It’s that time again. That time you are on an emotional roller coaster.

It’s time to buy a new car.

Many people are an emotional Yo-Yo during this time. Excited because of the new car. Nervous because they have to face the “sleazy car salesperson”.

Let me allay your fears – salespeople (even car salespeople) are human beings just like you.

So get rid of that fear, face them head-on, and negotiate the best deal for your next car. Here’s how.

It’s Not a Fight, It’s Mutual Agreement

The mistake many car buyers make when they go to the dealership is to go ready for war. And the salesperson quickly notices it. As human nature will have it, the salesperson will automatically go on the defense. After all, they are also human. Because none of you wants to lose, both parties will drive a hard bargain and not budge.

Here’s the best-negotiating tip you will ever hear – turn the salesperson into an ally and come to a mutual agreement.

Know What You Want

Never go to a dealership without knowing what you want. It will be next to impossible to negotiate if you do. Do your research well.

  • What kind of car do you want?
  • What purpose is it going to serve in your life?
  • If you are looking for good used cars, what mileage is reasonable for you?

Once you know what you are looking for in a car, don’t be swayed to get something else. Imagine going out to purchase a minivan and coming back with a roadster.

Determine How Much You Are Willing To Spend (And Stick To It)

Determining, from the onset, how much you are willing to spend is very important. This is the backbone of the whole negotiation process – getting a good car within your budget. Once your budget is set, look around for the type of car you want, within your budget.

Again, research is important here. Check as many dealerships as you can. Compare prices, mileage, make, service records and everything else in between. Eliminate every car that does not meet your standards and narrow down your list.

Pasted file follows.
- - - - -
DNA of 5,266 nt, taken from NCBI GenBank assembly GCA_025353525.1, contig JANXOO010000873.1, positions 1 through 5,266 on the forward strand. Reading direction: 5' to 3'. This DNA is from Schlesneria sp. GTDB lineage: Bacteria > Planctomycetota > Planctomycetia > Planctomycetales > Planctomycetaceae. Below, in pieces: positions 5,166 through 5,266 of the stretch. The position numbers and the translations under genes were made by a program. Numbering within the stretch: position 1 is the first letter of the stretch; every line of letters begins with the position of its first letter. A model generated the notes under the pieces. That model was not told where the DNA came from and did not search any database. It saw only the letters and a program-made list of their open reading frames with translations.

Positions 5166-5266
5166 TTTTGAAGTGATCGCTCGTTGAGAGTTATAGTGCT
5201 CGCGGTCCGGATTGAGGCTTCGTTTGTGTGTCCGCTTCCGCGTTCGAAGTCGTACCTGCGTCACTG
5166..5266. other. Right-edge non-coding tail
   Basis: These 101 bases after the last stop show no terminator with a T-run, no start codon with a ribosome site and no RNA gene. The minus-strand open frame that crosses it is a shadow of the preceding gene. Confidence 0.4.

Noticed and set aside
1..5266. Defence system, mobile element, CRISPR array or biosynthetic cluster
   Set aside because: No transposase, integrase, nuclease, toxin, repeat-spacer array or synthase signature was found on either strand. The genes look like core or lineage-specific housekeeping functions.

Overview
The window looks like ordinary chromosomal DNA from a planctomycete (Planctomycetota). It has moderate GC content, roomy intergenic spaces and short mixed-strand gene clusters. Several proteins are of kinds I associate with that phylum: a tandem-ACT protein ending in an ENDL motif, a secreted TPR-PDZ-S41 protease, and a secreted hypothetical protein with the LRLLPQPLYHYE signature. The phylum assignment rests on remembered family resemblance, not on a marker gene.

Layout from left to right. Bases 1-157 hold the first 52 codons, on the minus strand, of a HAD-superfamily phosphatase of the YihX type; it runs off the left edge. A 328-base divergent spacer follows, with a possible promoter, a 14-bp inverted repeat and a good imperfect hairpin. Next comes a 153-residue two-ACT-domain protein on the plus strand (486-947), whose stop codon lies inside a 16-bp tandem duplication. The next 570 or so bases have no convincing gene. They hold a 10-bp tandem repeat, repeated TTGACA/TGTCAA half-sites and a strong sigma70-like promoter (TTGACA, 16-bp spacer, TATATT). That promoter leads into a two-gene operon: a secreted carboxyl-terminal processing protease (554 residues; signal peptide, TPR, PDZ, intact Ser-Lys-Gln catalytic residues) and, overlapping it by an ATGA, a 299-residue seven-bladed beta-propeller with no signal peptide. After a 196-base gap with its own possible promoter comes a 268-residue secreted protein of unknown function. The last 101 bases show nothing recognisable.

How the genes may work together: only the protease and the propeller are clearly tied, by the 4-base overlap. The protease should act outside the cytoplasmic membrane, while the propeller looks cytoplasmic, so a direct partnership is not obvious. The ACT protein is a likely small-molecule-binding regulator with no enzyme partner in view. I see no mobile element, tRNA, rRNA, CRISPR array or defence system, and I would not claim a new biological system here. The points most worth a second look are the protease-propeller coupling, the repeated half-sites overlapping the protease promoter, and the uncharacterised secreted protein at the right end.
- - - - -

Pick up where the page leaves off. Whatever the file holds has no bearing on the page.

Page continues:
With narrowed down list in hand, you can now proceed to the next step.

Check Edmund’s for the True Market Value (TMV)

If you’re looking to buy a brand new car, visit Edmund’s to get the TMV (true market value) of the car. This is a very helpful website that will give you leverage. Knowing the TMV will give you “insider” information as to how much the car is worth and also the range within which to negotiate.

Armed with this knowledge, you can then lay your terms on the table and give the dealer your “take-it-or-leave-it” terms. As long as your offer is reasonable, they will either take it immediately, or, call you back after some time. This is where patience pays. Literally.

Follow Up

Once you have set your deal on the table, follow it up, either in person or over the phone. The key to following up is to do so at strategic times. For example:

  • Last day of the month. If you are lucky, they will be looking for that last deal to boost monthly sales.
  • Seasons of bad weather are another great time to follow up. Few people purchase cars during storms or freezing cold days. They are more likely to agree to your terms at this time.

The best time to buy a used car is when the dealership is not making many sales. You can even narrow it down to the type of car. For example, buy a convertible in winter, the demand for them will be low.

If the dealer out-rightly refuses your offer, don’t despair. Look for another dealer who is willing to work with you.

How To Negotiate A Car Lease

If you are leasing the car, you need to understand everything involved in the lease. Leasing a car is completely different from buying a car as there are a few contractual obligations you will need to understand and stick to. A few examples are:

  • Down payment
  • Cap cost (total cost of the car)
  • The buyout price. This is the price you will pay for the car at the end of the lease if you decide to buy it.
  • Mileage limit. This is the number of miles your lease allows you to drive in a month. Once you go beyond this, you will be charged excess mileage fees.

When negotiating a lease, always agree on the cap price first. And do so as if you are paying for the car (don’t tell the salesperson you are leasing until you agree on cap price). Once you are settled on the cap price, try to pay as big a down payment as you can. This will reduce the monthly installments you will be paying.

Gloves Off

So there you are. You are now well equipped to go and negotiate the best deal on your next car. Remember, it’s not a fight, it’s a mutual agreement. Gloves off.

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